When going through a divorce in Maryland, the family court must divide your marital assets in accordance with state laws. Many factors go into this decision, but at the end of it all, each spouse will walk out with what’s fair, depending on their unique circumstances.
Divorce laws in Maryland
There are two methods that divorce court use during property division: community property and equitable distribution. Community property is a system where each spouse has a right to half of the assets acquired during the marriage, while equitable distribution uses a more complex formula and factors in elements such as each party’s economic standing, job situation and contributions made to the marriage. In Maryland, family courts use the equitable distribution model, which means partners can walk away with 10%, 30% or sometimes even 50% if that’s what’s fair.
Factors that affect asset division
When determining how much to award or transfer to each party during divorce proceedings, Maryland court considers a variety of factors. These include the length of your marriage, the age and physical condition of both parties, their respective incomes (or lack thereof), contributions made by either spouse to the acquisition of marital assets, any prior agreements between them regarding asset division, potential tax implications of dividing assets and other relevant circumstances. The court also takes into account each party’s current and future needs and potential for earning, such as the need for education or training.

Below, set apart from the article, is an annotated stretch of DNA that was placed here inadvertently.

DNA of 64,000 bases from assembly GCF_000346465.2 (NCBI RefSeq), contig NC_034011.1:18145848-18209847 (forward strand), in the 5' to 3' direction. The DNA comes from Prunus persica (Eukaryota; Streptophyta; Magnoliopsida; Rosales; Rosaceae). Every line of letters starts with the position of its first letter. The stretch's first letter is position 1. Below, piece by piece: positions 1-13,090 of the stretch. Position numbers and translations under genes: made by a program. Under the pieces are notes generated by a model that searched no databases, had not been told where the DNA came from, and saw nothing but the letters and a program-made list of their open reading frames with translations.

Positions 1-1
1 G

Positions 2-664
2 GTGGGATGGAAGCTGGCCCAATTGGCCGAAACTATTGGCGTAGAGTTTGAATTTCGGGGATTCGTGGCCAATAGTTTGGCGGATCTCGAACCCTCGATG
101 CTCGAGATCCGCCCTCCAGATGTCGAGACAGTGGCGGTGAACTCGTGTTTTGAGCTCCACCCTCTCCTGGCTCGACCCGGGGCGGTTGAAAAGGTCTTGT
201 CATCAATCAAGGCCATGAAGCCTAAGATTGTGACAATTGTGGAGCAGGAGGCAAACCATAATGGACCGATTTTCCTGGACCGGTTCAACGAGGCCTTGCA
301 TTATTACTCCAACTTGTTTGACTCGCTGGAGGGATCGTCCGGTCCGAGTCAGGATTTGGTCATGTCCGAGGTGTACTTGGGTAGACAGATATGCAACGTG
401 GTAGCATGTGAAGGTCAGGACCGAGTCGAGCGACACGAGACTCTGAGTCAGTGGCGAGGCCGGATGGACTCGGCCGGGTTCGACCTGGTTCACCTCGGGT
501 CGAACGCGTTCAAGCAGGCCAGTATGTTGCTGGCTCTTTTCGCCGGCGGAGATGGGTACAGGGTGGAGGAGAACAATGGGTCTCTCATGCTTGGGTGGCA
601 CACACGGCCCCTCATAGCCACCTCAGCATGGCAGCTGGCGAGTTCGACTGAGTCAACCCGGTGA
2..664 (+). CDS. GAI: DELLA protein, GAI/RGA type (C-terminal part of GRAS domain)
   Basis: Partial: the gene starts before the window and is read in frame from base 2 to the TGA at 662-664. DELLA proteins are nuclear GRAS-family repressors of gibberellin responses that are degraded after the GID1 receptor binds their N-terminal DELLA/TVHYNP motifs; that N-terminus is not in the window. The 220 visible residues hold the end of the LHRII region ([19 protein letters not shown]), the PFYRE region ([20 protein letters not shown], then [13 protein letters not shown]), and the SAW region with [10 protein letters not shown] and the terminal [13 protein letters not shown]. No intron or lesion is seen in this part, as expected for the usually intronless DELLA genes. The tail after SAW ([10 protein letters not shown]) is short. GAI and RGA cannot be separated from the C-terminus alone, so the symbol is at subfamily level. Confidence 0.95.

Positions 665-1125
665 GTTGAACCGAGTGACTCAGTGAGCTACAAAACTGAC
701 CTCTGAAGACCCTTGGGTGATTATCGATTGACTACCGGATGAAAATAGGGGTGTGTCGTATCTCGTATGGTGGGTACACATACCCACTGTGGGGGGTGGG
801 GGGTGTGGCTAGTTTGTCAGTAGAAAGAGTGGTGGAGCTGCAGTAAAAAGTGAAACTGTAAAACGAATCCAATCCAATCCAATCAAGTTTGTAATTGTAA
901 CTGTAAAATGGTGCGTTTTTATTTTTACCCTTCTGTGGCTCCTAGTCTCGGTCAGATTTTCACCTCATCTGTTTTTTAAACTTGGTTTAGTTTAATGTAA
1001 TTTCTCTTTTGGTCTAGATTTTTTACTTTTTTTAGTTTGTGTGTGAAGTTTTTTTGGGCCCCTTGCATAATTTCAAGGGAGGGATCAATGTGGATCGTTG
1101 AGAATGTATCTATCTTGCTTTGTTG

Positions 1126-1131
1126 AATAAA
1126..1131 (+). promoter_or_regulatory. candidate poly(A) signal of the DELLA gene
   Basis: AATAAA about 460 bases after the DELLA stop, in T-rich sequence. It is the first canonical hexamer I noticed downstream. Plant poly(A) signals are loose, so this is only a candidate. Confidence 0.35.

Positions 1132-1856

The court also looks at factors such as whether one person will be receiving spousal support from the other party. This is especially important in cases where one spouse may have been out of the workforce for a period of time due to parenting or if there is a significant disparity in incomes between the two spouses.
It is important to note that regardless of what division ends up being fair, it must still be in accordance with Maryland law, meaning that it cannot place an “unfair” burden on either party. The court will review each case individually and divide assets according to what they deem equitable.